4.1. An assessment containing items that are judged to be measuring the ability to apply and use knowledge in real-world contexts

4.1.1. Examples: -oral presentations -fitness exam in PE -creating art -summative in a collaborative unit Advantages: -students are able to apply what they have learned in a lesson and present their understanding -students can be creative and often get excited about what they have learned Disadvantages: -some students may struggle with creative freedoms if they prefer more structure in instructions -assessments can be objective depending on the subject

5. Peer Asssessment

5.1. a collaborative learning technique, students evaluate their peers' work and have their work evaluated by their peers

5.1.1. Examples: -peer correction on quizzes and homework -peer grades on presentations -partner work Advantages: -peer assessment gives students the opportunity to consider what is expected and how it is applied by assessing their classmates work and then thinking about how it applies to their own work -students often feel a boost in confidence in their own work when they understand the topic -valuable feedback can be given from peers Disadvantages: -some peers may not take the assignment seriously and give unhelpful feedback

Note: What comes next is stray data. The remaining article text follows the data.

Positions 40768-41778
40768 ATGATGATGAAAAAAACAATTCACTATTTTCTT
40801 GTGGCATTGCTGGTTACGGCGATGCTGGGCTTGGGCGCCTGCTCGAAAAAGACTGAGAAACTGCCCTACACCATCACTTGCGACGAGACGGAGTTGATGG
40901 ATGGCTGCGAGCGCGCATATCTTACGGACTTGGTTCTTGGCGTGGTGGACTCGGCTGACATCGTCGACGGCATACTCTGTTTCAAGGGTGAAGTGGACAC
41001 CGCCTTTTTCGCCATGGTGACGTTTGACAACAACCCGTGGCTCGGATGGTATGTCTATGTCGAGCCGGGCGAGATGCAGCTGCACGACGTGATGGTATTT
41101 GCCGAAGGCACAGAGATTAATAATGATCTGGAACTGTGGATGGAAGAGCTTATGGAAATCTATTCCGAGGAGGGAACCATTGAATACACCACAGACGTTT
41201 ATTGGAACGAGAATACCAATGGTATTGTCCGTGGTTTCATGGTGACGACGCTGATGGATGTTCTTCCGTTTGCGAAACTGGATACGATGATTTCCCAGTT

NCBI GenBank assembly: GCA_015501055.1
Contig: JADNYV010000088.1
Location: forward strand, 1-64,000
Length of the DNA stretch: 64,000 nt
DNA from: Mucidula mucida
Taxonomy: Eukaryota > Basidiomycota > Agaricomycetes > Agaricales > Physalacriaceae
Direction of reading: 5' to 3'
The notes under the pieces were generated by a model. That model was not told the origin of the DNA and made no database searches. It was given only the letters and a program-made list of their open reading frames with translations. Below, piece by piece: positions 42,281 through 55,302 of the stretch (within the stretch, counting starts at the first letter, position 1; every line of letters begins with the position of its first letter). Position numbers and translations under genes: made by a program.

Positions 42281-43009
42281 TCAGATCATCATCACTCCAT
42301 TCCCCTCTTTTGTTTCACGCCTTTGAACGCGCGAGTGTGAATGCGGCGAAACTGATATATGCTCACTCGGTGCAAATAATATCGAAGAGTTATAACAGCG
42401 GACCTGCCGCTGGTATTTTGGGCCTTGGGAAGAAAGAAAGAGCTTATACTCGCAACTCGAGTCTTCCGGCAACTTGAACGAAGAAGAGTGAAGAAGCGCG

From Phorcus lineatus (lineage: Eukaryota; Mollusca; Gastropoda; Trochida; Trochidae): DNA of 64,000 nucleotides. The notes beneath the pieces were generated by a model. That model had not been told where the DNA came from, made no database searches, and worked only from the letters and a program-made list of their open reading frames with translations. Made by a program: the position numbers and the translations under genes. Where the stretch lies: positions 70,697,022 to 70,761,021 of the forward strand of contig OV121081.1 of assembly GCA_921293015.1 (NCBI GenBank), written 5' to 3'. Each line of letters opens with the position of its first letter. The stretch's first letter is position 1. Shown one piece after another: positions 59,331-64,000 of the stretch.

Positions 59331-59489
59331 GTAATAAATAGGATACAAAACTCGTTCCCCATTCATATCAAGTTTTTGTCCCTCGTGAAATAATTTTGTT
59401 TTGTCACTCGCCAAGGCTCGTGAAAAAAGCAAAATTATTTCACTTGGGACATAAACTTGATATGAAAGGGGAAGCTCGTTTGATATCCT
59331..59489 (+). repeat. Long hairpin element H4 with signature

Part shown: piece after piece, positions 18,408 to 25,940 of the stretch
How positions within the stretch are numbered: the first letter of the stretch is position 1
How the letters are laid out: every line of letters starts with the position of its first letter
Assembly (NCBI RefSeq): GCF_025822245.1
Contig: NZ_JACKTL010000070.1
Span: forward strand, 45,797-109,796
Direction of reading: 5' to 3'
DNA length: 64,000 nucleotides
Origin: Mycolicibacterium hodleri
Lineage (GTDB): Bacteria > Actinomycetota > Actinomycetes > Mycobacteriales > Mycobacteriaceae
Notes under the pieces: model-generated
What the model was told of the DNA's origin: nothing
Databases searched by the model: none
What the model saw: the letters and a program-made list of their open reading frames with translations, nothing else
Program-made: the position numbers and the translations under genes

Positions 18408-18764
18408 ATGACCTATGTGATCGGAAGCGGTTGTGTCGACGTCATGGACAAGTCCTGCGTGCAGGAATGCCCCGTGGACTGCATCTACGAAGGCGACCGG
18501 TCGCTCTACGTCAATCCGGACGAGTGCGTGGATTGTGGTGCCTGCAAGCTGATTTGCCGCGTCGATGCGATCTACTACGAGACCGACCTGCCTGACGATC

6. Performance Based

6.1. The Office of Technology Assessment of the U.S.. Congress described performance assessment as testing that requires a students to create an answer or a product that demonstrates his or her knowledge or skills.

6.1.1. Examples: -End of the unit summatives, especially for PYP, MYP, and DP programs -Project Based Learning - students are presented with a problem, topic is introduced and taught, objectives are explained and given, students are expected to answer the given question using create knowledge Advantages: -students are given creative freedom which helps them in the real world -involves a lot of student engagement which is usually fun for students Disadvantages: -there is a lot of responsibility placed on the student -if the student does not perform well, they will need to be retaught the lesson